The draft G20 statement apparently has everything for everyone and the euphoria in the markets is palpable with equity markets rallying strongly, bond yields are higher, and the US dollar is lower.
There even appears to be an agreement between Medvedev and Obama for a one third cut in strategic arms without having to look into each other's soul. (Which is probably a good thing for both of them.)
Details on the G20 statement is still bit sketchy, but here is what I'm seeing:
The IMF is receive $500 billion to increase its resources and be able to make available $700 billion of funding for assistance. The IMF may be able to raise additional funds via bond issuance. IMF gold sales are under discussion for raising additional capital. A $250 billion trade finance package to support global trade flows should be in the communiqué as well.
Systemically important hedge funds are to be submitted for supervision and regulation via a new regulatory institutionand a beefed up IMF. This is akin to the "Super Regulatory" that's being discussed and debated in the United States to ensure another AIG doesn't happen. (No word yet from Bridgewater, Paulson & Co., Brevan Howard, or Soros as to whether they will cooperate.) The new financial stability board is to identify economic/financial risk along with the action that will be required to deal with it. The G20 commit to "Candid, Independent IMF surveillance of their economies and financial sectors."
The G20 are to target tax havens and will publish a list of the offending countries.The Doha trade liberalization talks are to be re-started with the next G8 meeting with Obama to address the group in Italy. This is a big outreach to Brazil, India, and other developing countries.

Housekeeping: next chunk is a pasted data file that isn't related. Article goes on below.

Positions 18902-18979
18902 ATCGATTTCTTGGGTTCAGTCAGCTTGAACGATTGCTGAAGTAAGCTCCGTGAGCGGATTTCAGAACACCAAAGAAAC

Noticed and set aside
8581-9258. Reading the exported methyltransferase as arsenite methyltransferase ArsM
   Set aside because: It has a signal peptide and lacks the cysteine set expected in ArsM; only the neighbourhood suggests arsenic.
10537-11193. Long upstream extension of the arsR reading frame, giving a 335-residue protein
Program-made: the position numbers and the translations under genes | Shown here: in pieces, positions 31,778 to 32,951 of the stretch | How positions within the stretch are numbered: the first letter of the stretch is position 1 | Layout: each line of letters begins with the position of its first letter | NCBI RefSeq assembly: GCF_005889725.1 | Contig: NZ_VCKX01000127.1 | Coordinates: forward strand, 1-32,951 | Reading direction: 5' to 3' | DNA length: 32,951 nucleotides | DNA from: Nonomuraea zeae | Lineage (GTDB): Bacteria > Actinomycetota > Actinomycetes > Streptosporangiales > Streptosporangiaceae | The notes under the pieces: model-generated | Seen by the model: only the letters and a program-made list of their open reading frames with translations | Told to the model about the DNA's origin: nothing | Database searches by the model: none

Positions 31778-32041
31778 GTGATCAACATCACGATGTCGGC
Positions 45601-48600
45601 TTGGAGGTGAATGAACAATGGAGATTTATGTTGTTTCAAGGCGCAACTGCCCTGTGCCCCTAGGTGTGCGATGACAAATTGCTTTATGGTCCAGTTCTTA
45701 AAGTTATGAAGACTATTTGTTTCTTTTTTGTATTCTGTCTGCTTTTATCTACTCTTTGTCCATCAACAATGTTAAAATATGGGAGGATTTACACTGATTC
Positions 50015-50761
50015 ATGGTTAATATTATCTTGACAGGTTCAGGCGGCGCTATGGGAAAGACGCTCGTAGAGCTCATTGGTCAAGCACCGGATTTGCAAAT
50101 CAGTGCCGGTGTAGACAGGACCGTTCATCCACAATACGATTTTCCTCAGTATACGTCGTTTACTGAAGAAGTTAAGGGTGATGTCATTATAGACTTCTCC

For currencies, the G20 says that everyone pledges to refrain from competitive devaluation of our currencies. The G20 also pledges to support "General SDR Allocation To Ease Liquidity Restraint" with the UK saying the IMF SDR allocation to be significant and more than double. As I warned, the comments by the Russians and Chinese on a new reserve currency were significant as this increases the importance of the SDR.
All of these wrap up to show that the G20 made serious efforts to bring about agreement on important issues and attempt to address the problems in the world economies. Clearly, the conduit the G20 has picked for changes to world's oversight of financial institutions and economies will be the IMF. This is building on something the Bush administration pushed for in regards to the IMF monitoring how countries use their currencies for increasing their competitive positions.
There are many good proposals and policies being put forward that make this G20 much more productive than the markets were expecting. The sovereignty problem remains as one has to question whether countries will follow through on these commitments to being open to scrutiny and open to the change that the IMF recommends.
How likely is it that either the US or UK will submit to any prescription which includes cutting back on fiscal stimulus? How will the Chinese react if the IMF says that they need to stop intervening to support the US dollar?
Overall, I think the G20's actions to make available loans will be the biggest positive as it helps shift the deleveraging from the individual, emerging countries balance sheets to the IMF. Next, the competitive currency devaluations should mean that the UK and Switzerland won't be allowed to force their currencies lower going forward and this should be a negative for the US dollar. The IMF issuing bonds would add to the massive supply of debt that is hitting the fixed income markets and will be a bond negative.
With the exception of the IMF loans, these moves on the markets will likely be very short term and may not last beyond today.